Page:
Sarina, a rural town on the Bruce Highway, is 30 km south of Mackay. The town was named after Sarina Inlet, about eight km east of the town, which was named by surveyor William Wilson in 1869. The source for Wilson's naming of the inlet is unrecorded.
The land around Sarina was first occupied by the Plane Creek pastoral run (1865). Lands were selected in the early 1880s, but there was no concentrated settlement or development for as long as the Colonial Sugar Refinery (CSR) headquartered its activities in nearby township of Homebush. In 1894 local sugar growers took advantage of the government's long-term finance provisions to build a central mill on Plane Creek, around which the town of Sarina was to grow. The Plane Creek mill began operation in 1896, and within a few years the settlement of Plane Creek had a postmaster, a storekeeper and a blacksmith. By 1905 there were two each of blacksmiths, storekeepers, butchers and hotels (the Commercial and the Grand Central).
Plane Creek was renamed Sarina in about 1908, according to Pugh's post office directory. The 1911 directory recorded about double the number of farmers (mostly cane growers supplying the mill) compared with 1905 and four hotels, the two new ones being the National and the Palace. There was also a primary school (1897), a Catholic church (1907) and a Church of England (c1910). Wesleyan Methodist and Presbyterian churches followed in 1912 and c1914.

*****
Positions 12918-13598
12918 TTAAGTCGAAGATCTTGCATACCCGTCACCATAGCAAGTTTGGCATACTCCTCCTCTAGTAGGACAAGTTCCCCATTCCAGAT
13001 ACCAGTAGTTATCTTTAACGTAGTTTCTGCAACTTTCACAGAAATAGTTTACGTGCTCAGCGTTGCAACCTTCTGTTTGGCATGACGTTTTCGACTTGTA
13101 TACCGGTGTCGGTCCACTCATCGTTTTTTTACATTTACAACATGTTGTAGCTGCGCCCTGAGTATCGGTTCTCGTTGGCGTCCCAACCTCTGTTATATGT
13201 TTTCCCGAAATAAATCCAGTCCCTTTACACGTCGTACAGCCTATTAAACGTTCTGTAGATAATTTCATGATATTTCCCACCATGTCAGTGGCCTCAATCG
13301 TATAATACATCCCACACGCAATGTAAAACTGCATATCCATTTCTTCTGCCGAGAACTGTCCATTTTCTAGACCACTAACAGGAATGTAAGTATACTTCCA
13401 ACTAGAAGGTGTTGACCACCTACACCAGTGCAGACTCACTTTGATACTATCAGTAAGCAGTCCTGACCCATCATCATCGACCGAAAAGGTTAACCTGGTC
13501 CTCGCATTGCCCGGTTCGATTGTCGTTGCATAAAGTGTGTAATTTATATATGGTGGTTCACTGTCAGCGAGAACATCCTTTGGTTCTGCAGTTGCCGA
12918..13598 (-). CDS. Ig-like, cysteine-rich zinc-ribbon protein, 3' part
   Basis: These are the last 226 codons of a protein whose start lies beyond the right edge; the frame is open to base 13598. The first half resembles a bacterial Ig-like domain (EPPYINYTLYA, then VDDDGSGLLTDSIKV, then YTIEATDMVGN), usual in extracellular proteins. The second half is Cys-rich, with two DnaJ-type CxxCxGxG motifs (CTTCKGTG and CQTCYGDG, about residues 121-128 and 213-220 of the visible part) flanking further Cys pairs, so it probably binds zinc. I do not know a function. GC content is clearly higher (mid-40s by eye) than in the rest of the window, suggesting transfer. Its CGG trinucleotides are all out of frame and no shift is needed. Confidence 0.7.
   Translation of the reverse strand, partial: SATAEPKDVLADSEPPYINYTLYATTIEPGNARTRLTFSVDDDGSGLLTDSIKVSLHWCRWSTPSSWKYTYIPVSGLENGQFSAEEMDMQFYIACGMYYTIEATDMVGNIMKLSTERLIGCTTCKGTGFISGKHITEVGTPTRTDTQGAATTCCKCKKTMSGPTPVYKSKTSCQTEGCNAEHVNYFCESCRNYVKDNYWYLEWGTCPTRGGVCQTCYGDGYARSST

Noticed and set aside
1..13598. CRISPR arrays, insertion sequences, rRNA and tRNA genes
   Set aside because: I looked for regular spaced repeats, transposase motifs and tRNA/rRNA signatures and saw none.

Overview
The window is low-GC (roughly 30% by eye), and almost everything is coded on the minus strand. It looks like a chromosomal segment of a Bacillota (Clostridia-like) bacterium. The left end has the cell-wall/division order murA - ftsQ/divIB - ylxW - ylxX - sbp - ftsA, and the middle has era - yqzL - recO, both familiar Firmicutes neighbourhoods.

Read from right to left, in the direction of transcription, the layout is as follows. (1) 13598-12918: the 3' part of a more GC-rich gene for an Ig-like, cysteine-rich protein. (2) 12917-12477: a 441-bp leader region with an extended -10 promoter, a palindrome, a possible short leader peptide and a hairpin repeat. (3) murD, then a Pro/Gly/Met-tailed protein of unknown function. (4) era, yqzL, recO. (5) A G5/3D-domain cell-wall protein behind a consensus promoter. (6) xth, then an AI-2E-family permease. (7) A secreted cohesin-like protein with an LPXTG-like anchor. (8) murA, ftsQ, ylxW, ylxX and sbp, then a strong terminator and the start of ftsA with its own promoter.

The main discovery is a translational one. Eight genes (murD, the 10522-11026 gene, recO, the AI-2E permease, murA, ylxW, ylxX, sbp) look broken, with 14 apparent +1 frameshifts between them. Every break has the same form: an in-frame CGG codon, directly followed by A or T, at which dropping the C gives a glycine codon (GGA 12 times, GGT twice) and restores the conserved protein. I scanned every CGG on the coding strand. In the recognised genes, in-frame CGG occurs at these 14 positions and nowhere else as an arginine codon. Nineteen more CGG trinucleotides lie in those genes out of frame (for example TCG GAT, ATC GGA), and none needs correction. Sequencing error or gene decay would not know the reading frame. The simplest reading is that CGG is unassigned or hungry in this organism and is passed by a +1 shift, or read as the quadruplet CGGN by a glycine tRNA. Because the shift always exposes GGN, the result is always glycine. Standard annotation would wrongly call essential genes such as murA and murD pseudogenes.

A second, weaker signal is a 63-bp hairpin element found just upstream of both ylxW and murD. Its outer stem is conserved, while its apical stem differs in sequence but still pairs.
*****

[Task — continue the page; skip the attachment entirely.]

Sarina and its surrounds came under Pioneer Shire, governed from Mackay, and in 1912 Pioneer Shire Council relinquished the Sarina district, then constituted as Sarina Shire. In the following year Sarina was joined to Mackay by rail. Further extensions followed, in 1915 to Koumala and in 1921 to St Lawrence, which completed that part of the North Coast railway route down to Brisbane.
A Catholic primary school opened in 1925 and an alcohol distillery began operation in 1927, using the previously discarded molasses waste from the mill. In 1935 reticulated electricity was switched on in the town, and bowls and golf clubs were started, 1936. Postwar development intensified in the 1960s, with the town hospital (1962), a high school (1964) and the formation of a show society (1965). The next decade's development came from further away, the Bowen Basin coal fields. Late in the 1970s plans were made for coal export terminals north-east of Sarina, at Dalrymple Bay and Hay Point. The beaches south of Hay Point - Sarina, Grasstree and Half Tide beaches - also grew as retirement and holiday spots. From 1960s-90s there was a steady increase in Sarina's population from the low 2000s to 3200.
Sarina is a compact town with three of its churches, three of its hotels and the offices (1960) of the former Sarina Shire grouped around Broad Street. The median in Broad Street is the site of a fine war memorial which is listed on the Queensland heritage register. A short way south there are the railway station, the central mill (operated by CSR since 1987) and the power alcohol plant.
John Kerr, Pioneer pageant: a history of Pioneer Shire, Mackay, Pioneer Shire Council, 1980.
Patricia Phillips, Sarina Shire in retrospect, Sarina, Sarina Bicentenial Committee, 1988.
Half Tide Beach entry